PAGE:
Regulation of Securities - Registration by Coordination
In the article "A New Uniform Securities Act" by Richard B. Smith, registration by coordination is outlined as follows:
"The objective of coordination is the simultaneous registration of the offering at the SEC and in the states where the offering is to be made. In order to facilitate coordinated registration, the state securities administrators association has implemented a system for coordinated review of these offerings by the states."
Under the USA, registration by coordination is for securities that are registered with the SEC but are not federal covered securities.
Securities that may fall into this category include those that do not meet the listing standards of exchanges and/or are upgrading.
The term "coordination" describes registration, as the securities are to be registered with the SEC and with individual states where they will be offered and/or sold.
Under registration by coordination, the issuer, offeror or broker-dealer of the security generally needs to supply the Administrator with a long laundry list of items regarding the security.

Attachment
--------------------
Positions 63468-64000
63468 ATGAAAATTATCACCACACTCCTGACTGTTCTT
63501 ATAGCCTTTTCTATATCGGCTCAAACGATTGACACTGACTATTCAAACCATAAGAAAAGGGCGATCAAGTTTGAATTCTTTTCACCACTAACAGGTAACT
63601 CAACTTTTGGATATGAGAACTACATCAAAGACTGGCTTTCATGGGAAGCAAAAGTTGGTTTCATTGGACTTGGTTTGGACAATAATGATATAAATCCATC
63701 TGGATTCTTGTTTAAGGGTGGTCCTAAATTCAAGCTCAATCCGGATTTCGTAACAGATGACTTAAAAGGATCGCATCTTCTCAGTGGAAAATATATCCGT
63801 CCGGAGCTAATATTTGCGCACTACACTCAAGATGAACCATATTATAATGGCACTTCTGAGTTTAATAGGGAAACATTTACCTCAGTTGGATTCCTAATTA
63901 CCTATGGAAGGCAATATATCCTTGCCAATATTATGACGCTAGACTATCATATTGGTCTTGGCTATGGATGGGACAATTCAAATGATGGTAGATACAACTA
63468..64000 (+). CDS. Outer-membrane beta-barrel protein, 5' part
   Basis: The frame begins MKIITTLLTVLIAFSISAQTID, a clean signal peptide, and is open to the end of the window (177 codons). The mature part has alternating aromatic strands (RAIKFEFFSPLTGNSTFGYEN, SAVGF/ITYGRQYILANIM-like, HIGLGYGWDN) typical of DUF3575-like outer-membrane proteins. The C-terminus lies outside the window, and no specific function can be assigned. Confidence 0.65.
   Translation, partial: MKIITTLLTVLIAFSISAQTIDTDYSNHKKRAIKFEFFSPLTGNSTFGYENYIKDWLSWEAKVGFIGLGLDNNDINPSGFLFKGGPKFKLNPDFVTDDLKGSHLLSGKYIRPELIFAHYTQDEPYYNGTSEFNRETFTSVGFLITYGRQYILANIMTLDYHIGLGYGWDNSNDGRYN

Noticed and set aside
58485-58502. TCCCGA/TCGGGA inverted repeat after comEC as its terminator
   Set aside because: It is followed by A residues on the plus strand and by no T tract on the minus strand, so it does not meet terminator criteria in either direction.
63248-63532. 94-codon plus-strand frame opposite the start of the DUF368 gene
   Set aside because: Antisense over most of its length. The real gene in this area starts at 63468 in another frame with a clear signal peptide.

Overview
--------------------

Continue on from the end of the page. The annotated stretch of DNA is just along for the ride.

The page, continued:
The USA states that registration by coordination is for a "security for which a registration statement has been filed under the Securities Act of 1933 in connection with the same offering". Along with a registration application, the USA states that issuers must also file the following:
- A copy of the latest form of prospectus filed under the Securities Act of 1933
- A copy of the articles of incorporation and bylaws or their substantial equivalents currently in effect
- A copy of any agreement with or among underwriters
- A copy of any indenture or other instrument governing the issuance of the security to be registered
- A specimen, copy or description of the security
- Copies of any other information or any other records filed by the issuer under the Securities Act of 1933 and requested by the Administrator
- An undertaking to forward each amendment to the federal prospectus, other than an amendment that delays the effective date of the registration statement, promptly after it is filed with the Securities and Exchange Commission
A registration becomes effective subsequent to the federal registration if:
- a stop order or proceeding is not pending.
- the registration statement has been on file for at least 20 days, (or less, depending on the rule adopted or order issued under the USA.)
If federal registration is met (before all the aforementioned conditions are met), the issuer is obligated to notify the Administrator immediately.
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